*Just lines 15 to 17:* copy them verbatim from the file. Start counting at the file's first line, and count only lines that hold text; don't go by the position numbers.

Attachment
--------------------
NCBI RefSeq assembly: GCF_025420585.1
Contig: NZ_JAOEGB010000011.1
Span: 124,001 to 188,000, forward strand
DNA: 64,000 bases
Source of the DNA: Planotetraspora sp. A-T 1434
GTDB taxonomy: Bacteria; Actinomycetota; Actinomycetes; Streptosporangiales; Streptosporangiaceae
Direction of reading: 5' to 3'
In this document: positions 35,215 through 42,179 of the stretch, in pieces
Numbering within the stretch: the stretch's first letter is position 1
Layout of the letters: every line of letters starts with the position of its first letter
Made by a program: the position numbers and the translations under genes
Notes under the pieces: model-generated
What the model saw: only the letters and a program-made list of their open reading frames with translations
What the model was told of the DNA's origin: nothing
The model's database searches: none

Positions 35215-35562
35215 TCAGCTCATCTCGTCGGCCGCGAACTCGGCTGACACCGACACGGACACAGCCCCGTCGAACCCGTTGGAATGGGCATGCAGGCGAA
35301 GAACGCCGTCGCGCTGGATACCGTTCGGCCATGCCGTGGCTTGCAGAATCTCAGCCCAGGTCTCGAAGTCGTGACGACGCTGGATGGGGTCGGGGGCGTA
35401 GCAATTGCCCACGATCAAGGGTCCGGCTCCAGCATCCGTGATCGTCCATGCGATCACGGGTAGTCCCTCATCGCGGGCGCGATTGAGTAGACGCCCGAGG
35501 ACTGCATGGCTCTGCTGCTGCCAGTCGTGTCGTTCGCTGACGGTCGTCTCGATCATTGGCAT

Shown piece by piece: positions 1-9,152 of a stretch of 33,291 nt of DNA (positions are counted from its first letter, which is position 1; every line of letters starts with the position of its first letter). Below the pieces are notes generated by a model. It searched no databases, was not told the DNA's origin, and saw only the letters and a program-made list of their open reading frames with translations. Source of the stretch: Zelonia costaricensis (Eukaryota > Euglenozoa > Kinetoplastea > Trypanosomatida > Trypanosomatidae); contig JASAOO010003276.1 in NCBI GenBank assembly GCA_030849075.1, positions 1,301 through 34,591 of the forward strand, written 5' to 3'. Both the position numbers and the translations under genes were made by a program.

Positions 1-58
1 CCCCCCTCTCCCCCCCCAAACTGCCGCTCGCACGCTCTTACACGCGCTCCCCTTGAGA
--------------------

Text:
The model's database searches: none

Positions 35215-35562
35215 TCAGCTCATCTCGTCGGCCGCGAACTCGGCTGACACCGACACGGACACAGCCCCGTCGAACCCGTTGGAATGGGCATGCAGGCGAA